But the mayor never wavered. Because the strike violated state law, Loeb maintained that he would not address the workers’ grievances until they went back to work. This was a bit disingenuous. Although the law forbade the workers to strike, it did not prevent the city from negotiating with striking workers. Furthermore, in line with his belief in “open conduct of business,” Loeb required that all strike negotiations be carried on publicly, with nothing going on behind closed doors. Throughout the negotiations, reporters scribbled and TV cameras blinked on and off. This made it extremely difficult for either side to make concessions without losing face.

Loeb was never a race-baiting extremist. Rather, he suffered from a “plantation” mentality that favored the status quo. During the strike he made sure that the families of the men on strike received food stamps, and he worked out an arrangement with the power company to ensure that strikers’ homes would not have their power cut off. He continued to maintain that he would meet with the strikers to listen to their grievances if they went back to work. But he refused to give credence to the union. Likewise, he turned back conciliation efforts by political moderates, members of the clergy, and friends. Relentlessly stubborn and lacking a broader vision, he never understood that the striking workers wanted more than just higher wages and a union dues checkoff. He did not grasp that what he perceived as a labor dispute had become a civil rights issue.

Dr. Martin Luther King, Jr., planning a “Poor Peoples” March’ on Washington, was attracted to the sanitation workers’ strike as pertaining to his larger mission. On a Memphis visit to help bring attention to the strike, King was gunned down and killed by James Earl Ray as he stood on the balcony of his room at the Lorraine Motel. The assassination triggered extensive rioting in Memphis and other cities across the country. Loeb called it “the saddest day in Memphis history.” Ironically, Loeb had been on the verge of winning the strike deadlock. More and more sanitation workers, dispirited by the strike’s dragging on for two months, had gradually returned to work. But in the wake of King’s death, Loeb was forced by the pressure of local and national media, as well as an urgent phone call from President Lyndon B. Johnson, to settle the strike, largely on the union’s terms. Although Loeb was denounced in the press and from pulpits across the country, he never admitted any regret or wrongdoing in the way he handled the strike.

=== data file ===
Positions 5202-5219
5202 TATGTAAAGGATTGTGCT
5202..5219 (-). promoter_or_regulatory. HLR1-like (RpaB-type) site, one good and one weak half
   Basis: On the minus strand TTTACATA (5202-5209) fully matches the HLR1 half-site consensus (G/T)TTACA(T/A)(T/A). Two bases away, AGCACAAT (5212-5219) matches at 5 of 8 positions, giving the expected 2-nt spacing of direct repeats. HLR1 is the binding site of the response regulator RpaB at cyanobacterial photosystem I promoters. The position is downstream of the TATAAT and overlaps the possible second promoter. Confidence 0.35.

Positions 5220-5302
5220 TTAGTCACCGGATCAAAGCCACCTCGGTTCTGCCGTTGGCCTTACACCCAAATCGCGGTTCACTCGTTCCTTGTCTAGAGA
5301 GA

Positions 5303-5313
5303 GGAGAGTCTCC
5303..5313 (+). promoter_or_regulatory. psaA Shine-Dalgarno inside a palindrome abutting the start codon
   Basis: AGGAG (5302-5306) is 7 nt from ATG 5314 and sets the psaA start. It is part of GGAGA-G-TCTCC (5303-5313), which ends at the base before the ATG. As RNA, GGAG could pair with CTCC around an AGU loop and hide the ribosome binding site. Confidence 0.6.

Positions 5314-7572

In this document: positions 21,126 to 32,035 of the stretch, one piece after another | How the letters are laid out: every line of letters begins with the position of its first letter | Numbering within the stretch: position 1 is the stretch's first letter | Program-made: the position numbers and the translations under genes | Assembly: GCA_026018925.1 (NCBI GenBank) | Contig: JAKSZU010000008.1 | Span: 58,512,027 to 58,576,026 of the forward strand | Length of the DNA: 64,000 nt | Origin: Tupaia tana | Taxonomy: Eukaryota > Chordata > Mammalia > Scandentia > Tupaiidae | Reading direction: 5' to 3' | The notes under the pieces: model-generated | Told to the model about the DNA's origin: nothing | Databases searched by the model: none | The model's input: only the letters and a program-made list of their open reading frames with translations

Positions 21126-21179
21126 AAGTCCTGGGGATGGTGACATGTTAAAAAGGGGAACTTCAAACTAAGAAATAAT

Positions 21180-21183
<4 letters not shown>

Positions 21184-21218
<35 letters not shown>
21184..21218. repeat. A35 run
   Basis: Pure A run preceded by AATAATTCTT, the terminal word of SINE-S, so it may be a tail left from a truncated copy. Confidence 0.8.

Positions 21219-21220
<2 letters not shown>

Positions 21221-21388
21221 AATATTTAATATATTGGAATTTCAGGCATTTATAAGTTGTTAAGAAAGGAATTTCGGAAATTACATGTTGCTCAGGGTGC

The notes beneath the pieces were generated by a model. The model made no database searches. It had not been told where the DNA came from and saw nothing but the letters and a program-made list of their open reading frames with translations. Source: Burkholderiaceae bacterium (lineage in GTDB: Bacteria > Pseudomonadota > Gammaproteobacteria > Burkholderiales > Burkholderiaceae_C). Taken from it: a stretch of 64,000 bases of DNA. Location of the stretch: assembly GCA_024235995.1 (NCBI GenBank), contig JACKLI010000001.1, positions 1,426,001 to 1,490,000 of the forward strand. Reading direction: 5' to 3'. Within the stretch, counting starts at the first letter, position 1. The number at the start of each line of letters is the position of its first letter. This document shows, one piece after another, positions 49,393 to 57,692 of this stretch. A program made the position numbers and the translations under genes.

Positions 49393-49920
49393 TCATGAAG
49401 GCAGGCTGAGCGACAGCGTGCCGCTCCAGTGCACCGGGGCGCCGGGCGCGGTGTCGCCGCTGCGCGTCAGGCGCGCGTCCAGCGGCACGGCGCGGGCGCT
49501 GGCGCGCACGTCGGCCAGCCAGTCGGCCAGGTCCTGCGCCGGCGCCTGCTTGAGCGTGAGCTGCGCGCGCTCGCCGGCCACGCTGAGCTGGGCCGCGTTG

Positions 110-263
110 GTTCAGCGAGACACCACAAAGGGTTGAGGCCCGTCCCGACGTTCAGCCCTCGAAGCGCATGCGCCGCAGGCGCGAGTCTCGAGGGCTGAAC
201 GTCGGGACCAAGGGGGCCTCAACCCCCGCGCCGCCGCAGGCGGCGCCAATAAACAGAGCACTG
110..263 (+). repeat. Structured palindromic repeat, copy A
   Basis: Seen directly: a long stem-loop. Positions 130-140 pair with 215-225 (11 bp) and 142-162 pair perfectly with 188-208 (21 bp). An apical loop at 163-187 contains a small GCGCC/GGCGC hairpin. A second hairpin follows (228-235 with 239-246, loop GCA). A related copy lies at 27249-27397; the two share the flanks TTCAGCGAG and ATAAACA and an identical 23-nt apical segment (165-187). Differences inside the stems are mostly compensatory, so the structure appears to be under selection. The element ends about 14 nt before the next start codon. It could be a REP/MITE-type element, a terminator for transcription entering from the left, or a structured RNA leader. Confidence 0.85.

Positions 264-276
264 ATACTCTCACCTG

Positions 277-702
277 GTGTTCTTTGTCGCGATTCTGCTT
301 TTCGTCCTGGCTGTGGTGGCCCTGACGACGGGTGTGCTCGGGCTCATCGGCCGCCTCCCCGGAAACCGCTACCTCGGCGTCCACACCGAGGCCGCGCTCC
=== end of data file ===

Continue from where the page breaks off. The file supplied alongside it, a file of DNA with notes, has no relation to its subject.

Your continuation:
Loeb’s local popularity among the white population of Memphis never diminished despite his connection to the King assassination. As late as 1980, a political adversary said of him, “I hate to admit it, but I don’t believe there’s anybody in Memphis who could beat him, even now.”

He did not run for re-election in 1971 or any year thereafter and later moved with his wife to a farm in Arkansas. In 1988 he suffered a stroke that left him unable to speak. He died four years later of colon cancer and is buried in Memorial Park Cemetery in Memphis.

The papers of Henry Loeb III in the Memphis/Shelby County Archives include his terms as commissioner of public works (1956-1960) and mayor (1960–1963, 1968–1971). The best record of the sanitation workers’ strike, including the death of Dr. Martin Luther King, Jr., is Joan Turner Beifuss, At the River I Stand (1985). Extensive coverage of the strike as well as much coverage of Loeb during his terms as mayor appeared in the Memphis newspapers, the Commercial Appeal and Memphis Press-Scimitar. The New York Times carried a profile of Loeb (17 Apr. 1968) soon after Dr. King’s death. Some years after his retirement, Memphis magazine ran a lengthy two-part profile by Jackson Baker (Jan.- Feb. 1980). The Memphis Flyer carried a major retrospective (17-23 Sept. 1992) following Loeb’s death. Obituaries are in ieNew York Times and the Atlanta Constitution (both 12 Sept. 1992). An interview with Fred Davis, one of the first black Memphis City Council members, whose first term of office was concurrent with Loeb’s second term as mayor, provided valuable insights.

Natalie B. Jalenak